Multiple Myeloma an incurable disease, but I have spent the last 25 years in remission using a blend of conventional oncology and evidence-based nutrition, supplementation, and lifestyle therapies from peer-reviewed studies that your oncologist probably hasn't told you about.
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Dr. Mikhael has a point when he says “Transplants are exhausting, and they are costly.” But induction, consolidation, autoHT followed by maintenance therapy is the standard-of-care for multiple myeloma. Standard-of-care means that stem cell transplant as multiple myeloma therapy is the best that conventional oncology has to offer.
Make no mistake-the current standard-of-care is a definite improvement not only based on what MM patients from many other countries in the world today live with but based on the state of multiple myeloma therapy just 25 years ago when I was first diagnosed.
Using me as an example, a 34 year old diagnosed with early myeloma today has a 90% plus chance of responding to his induction therapy. Its important to remember that 25 years ago a substantial number of newly diagnosed MMers didn’t respond to his/her therapy at all. I didn’t respond to my induction therapy.
Secondly, a newly diagnosed 34 year old today would enjoy an average five-year survival rate of about 50%. While that statistic might now sound like much, I have to remember that I reached end-stage status at 4 years.
And lastly, an early stage MMer diagnosed at 34 like me has a reasonable chance to enjoy a 10-15 year overall survival. Though that thinking isn’t supported by research, it is based on my general understanding of MM experiences. That OS statistic was rare when I was diagnosed in early 1994.
Those MMers who read my blog posts know that I often take issue with conventional oncology and the “standard-of-care” for MMers. The study below highlights several of the reasons for this:
Once my oncologist told me that she could do nothing more for me I went to Texas and underwent a non-conventional therapy that put me into complete remission after 17 months where I have remained since.
My MM experiences and years of research into the world of MM force me to wonder if there is a better way? There is no doubt in my mind that a person may need chemotherapy to put advanced MM into remission. But conventional oncology never seems to research any other therapies beside toxic chemotherapy and/or radiation. A MMer who pursues conventional therapies exclusively guarantees an average five year OS of 49%. I draw on all forms of researcm, including in-vitro in-vivo to look beyond conventional, standard-of-care therapies.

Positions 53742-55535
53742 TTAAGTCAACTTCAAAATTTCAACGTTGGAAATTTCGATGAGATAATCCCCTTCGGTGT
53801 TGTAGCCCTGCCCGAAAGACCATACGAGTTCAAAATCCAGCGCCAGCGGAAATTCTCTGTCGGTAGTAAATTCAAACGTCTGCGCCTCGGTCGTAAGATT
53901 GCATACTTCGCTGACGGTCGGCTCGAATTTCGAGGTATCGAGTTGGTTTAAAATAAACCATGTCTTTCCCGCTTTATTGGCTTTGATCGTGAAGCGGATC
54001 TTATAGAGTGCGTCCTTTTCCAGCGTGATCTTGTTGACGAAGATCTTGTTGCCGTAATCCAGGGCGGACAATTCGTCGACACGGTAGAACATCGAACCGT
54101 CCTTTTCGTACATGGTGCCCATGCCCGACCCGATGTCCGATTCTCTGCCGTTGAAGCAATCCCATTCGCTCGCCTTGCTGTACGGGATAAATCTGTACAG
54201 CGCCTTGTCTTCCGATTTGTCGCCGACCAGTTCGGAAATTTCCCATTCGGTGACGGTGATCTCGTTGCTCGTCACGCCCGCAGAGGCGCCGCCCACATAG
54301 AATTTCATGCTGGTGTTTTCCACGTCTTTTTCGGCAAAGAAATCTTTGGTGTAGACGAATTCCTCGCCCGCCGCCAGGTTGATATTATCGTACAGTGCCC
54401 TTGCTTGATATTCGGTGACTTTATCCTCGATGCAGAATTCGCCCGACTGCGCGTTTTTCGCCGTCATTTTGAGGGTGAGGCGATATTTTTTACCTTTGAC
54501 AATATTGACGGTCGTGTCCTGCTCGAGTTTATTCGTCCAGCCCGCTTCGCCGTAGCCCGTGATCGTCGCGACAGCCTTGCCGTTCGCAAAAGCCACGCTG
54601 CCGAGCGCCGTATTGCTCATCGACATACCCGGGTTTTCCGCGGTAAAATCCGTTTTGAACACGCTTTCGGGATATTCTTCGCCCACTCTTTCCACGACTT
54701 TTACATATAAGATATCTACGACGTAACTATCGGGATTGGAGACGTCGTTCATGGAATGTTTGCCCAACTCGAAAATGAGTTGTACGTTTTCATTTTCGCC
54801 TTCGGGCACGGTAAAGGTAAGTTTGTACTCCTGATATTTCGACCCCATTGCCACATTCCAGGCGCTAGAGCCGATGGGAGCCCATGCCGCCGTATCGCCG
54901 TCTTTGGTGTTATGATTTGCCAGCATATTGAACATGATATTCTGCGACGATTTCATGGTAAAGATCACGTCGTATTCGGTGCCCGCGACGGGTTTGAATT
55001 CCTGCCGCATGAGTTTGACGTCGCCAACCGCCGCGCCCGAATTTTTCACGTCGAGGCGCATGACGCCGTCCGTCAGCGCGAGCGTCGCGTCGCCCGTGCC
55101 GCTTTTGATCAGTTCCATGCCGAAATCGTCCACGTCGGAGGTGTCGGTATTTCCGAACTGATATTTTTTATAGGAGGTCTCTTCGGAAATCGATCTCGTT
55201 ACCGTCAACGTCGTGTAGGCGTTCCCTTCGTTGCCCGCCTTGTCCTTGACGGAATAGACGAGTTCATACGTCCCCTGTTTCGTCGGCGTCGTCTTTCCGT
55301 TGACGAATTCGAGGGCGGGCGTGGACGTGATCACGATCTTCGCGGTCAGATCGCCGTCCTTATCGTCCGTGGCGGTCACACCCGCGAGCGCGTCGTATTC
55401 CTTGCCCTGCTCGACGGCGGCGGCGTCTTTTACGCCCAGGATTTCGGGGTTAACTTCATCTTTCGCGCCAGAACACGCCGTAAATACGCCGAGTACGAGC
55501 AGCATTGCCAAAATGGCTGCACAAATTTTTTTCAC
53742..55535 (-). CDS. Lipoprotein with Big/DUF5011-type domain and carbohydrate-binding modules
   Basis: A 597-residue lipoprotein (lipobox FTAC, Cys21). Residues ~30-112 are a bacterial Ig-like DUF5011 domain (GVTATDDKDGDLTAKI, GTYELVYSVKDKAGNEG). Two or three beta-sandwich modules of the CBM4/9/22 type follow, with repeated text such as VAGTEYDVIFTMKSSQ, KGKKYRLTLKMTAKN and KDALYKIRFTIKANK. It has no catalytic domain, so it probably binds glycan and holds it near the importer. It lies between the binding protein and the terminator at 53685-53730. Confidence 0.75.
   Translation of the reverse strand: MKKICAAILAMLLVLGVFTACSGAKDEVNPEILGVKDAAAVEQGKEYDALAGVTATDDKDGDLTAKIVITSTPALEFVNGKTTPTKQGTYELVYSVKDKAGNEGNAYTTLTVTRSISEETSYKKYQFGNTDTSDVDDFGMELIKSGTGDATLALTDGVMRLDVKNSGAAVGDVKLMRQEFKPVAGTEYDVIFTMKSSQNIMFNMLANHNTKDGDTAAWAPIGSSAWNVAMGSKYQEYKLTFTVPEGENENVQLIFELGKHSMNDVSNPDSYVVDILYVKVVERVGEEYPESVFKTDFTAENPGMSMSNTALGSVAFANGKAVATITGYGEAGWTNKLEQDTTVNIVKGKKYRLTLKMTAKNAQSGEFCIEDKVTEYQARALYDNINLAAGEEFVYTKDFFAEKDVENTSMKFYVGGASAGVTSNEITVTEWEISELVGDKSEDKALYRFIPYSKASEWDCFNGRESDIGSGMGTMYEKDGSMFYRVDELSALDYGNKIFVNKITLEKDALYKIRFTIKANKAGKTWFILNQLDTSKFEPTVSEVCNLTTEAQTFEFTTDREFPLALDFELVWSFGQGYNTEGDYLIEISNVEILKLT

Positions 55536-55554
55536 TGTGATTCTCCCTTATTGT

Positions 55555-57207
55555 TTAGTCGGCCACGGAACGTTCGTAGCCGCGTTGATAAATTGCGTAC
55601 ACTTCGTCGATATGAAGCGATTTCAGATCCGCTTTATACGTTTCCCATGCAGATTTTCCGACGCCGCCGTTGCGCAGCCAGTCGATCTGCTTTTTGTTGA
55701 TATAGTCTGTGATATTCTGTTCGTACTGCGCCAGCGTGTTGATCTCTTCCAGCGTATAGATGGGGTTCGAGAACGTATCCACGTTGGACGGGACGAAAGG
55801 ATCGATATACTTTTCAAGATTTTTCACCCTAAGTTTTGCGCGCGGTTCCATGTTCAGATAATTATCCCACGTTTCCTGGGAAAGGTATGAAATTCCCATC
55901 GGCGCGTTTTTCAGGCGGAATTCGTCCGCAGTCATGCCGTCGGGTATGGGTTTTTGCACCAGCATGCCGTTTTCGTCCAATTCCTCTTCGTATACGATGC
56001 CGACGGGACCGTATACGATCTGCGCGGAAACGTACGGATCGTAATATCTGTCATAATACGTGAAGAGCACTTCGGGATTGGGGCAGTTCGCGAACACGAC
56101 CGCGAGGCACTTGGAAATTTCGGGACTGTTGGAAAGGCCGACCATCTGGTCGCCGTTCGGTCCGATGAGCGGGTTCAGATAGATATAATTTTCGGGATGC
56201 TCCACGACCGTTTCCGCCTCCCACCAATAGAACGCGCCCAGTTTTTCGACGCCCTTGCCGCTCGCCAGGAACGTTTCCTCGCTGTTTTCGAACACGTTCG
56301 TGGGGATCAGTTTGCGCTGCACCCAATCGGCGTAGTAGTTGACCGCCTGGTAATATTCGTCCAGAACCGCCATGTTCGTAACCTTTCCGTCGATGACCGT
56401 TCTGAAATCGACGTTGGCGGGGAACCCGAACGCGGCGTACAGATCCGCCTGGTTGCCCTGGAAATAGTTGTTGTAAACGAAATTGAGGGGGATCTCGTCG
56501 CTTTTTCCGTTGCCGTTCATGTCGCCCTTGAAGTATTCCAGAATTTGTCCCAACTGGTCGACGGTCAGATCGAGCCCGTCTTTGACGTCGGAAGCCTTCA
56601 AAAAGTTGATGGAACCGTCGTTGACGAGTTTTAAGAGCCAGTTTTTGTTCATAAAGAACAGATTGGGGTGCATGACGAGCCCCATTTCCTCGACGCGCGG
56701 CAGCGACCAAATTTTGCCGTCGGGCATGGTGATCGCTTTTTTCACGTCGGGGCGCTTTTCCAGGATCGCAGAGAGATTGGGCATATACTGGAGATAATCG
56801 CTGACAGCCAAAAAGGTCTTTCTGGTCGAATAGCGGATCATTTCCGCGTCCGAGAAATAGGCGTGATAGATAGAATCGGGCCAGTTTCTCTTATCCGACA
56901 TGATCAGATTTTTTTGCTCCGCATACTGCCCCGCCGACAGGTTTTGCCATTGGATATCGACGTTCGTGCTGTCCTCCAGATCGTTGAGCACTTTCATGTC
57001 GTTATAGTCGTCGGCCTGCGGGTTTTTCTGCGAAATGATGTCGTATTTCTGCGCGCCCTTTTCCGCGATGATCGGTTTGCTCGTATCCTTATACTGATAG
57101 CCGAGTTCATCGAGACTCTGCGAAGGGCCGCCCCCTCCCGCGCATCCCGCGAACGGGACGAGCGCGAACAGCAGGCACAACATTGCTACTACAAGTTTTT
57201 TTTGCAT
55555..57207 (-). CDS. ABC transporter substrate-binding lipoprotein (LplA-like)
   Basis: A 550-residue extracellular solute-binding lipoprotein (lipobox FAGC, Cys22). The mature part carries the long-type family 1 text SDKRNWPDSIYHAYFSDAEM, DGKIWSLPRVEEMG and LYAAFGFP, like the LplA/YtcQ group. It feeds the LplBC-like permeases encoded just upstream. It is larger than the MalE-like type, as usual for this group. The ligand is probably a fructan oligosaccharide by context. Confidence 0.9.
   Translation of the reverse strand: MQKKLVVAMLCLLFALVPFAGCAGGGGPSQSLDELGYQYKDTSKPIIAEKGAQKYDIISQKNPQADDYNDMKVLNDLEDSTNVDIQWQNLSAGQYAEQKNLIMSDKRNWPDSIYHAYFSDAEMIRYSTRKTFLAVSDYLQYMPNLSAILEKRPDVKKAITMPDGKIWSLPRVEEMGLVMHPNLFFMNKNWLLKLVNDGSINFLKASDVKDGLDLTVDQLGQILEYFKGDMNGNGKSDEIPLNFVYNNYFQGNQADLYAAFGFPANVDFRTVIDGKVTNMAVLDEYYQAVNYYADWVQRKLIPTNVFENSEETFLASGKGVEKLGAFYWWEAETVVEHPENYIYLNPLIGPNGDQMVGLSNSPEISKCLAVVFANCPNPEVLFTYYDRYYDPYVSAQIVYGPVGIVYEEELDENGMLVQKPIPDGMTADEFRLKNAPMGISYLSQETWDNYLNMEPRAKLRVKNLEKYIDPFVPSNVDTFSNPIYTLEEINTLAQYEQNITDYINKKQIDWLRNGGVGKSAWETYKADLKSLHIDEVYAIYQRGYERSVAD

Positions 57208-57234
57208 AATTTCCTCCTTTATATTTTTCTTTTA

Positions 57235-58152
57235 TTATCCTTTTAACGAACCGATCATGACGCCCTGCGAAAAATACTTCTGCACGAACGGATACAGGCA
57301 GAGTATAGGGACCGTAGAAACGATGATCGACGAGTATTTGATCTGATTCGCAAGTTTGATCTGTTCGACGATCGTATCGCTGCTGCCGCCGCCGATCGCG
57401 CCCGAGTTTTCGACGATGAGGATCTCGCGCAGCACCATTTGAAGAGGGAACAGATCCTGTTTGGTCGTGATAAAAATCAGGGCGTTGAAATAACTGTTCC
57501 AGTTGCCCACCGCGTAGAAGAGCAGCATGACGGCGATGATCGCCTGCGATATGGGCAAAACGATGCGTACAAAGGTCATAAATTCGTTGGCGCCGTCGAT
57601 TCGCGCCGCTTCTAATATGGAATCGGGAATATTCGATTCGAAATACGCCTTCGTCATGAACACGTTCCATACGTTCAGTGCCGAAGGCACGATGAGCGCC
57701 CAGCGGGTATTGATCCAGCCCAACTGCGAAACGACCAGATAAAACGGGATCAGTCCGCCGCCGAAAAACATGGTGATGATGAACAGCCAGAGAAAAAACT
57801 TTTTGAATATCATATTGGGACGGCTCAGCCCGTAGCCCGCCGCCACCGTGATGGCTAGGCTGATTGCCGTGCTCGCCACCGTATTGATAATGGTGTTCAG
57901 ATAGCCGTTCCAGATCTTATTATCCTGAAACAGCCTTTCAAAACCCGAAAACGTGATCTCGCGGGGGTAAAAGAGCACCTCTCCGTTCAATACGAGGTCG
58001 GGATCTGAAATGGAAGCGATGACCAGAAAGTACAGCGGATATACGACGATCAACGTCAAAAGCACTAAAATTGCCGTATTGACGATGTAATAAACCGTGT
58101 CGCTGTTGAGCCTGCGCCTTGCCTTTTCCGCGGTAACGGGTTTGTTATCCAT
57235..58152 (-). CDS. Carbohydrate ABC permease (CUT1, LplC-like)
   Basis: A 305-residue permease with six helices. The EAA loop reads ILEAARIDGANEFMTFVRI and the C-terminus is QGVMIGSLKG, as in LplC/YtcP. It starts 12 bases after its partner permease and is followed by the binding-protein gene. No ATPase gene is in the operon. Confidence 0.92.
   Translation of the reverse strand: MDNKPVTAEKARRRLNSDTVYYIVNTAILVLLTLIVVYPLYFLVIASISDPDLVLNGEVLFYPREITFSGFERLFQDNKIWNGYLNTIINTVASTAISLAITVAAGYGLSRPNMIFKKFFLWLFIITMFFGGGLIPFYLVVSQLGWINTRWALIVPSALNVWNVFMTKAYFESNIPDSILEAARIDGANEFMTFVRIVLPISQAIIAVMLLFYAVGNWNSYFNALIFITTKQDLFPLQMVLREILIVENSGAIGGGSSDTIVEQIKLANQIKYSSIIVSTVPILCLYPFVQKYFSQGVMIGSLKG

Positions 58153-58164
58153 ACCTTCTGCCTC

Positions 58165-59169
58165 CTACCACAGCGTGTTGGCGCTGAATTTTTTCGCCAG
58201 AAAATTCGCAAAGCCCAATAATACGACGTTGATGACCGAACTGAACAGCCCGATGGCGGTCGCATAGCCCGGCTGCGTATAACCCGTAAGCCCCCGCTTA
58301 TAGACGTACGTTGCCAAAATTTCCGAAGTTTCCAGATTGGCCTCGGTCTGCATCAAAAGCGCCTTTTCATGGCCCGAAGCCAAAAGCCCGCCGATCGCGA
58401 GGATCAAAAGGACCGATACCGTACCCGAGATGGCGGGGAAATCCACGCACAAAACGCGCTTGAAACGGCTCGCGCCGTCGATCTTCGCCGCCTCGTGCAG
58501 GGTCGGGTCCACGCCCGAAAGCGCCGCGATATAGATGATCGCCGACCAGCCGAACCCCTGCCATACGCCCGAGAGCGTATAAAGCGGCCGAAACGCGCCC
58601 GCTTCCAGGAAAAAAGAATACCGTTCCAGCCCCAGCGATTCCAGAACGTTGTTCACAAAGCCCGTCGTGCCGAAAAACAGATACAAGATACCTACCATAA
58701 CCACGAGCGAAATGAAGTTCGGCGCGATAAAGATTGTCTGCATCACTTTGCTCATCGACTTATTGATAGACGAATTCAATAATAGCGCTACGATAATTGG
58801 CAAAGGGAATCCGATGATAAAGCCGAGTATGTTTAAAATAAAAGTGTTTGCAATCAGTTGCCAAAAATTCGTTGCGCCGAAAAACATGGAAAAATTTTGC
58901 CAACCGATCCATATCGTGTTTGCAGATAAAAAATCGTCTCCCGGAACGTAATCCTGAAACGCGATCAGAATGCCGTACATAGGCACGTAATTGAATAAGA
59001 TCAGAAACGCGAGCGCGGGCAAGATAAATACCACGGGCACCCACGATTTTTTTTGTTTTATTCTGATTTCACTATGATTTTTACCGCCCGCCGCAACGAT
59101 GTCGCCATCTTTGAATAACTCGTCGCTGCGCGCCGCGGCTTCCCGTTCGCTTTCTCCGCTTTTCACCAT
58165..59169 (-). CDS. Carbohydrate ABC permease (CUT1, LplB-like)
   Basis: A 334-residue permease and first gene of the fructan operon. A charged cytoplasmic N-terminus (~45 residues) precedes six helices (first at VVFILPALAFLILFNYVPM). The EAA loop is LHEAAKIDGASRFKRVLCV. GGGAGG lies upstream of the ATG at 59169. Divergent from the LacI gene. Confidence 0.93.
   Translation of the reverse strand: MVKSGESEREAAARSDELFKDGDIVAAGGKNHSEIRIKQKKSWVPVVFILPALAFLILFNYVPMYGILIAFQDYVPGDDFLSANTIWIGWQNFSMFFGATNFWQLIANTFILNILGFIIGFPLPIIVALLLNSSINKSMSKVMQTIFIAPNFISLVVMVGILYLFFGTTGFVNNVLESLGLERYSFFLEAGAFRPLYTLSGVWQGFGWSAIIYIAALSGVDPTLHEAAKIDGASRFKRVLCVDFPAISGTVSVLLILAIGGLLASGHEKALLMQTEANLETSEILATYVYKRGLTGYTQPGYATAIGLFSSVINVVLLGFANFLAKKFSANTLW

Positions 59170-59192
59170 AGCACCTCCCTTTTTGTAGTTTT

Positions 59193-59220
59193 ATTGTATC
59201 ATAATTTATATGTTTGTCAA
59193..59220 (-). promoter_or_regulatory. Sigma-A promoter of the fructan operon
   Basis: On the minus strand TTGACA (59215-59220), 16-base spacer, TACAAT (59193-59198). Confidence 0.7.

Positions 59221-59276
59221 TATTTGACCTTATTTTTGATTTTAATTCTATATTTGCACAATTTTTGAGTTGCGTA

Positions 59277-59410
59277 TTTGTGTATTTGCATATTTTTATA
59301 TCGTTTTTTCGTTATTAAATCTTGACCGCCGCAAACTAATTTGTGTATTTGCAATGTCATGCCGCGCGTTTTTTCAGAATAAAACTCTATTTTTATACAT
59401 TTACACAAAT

I cannot let go of the fact is that conventional oncology cannot cure multiple myeloma. If a 34 year old is diagnosed with MM today then he may have a 10-15 year overall survival and be facing death at the age of 49. And those 10-15 years will be exhausting and costly. And that’s his best-case scenario.
I think there has to be a better way.
Please watch the video below to learn more about the evidence-based, integrative therapies to combat treatment side effects and enhance your chemotherapy.
Have you been diagnosed with multiple myeloma? What stage? What symptoms are you experiencing? Scroll down the page, post a question or comment and I will reply to you ASAP.
“In the largest trial to date of autologous hematopoietic cell transplant (autoHCT) in patients with multiple myeloma, all three approaches that were tested yielded similar results.
Maintenance therapy with lenalidomide after autoHCT has been shown to improve both progression-free and overall survival and is considered the standard of care; the new results suggest that this regimen may be all that most patients need.
Patients who received additional interventions, such as tandem autoHCT or triple therapy with bortezomib, lenalidomide, and dexamethasone (RVD) for consolidation, did not show significantly better outcomes, the new results indicate…
“In the era of thalidomide analogues and proteasome inhibitors used in initial therapy for myeloma, and the use of prolonged maintenance therapy with lenalidomide, post transplant consolidation or a second transplant do not produce incremental PFS [progression-free survial] benefit...”
“It didn’t matter that much what patients received for their induction, as long as they didn’t relapse,” he said. “It didn’t look at what happened after maintenance. From the outset, it was very well designed, with enough patients to answer a very important clinical question…”
“This is really important for patients,” Dr Mikhael emphasized, “because transplants are exhausting, and they are costly.”
A total of 39 cases of second primary malignancies were reported in 36 patients. The cumulative incidences were 6.0% for patients who received consolidation therapy, 5.9% for patients who received tandem transplants, and 4.0% for the patients who received only lenalidomide maintenance therapy…”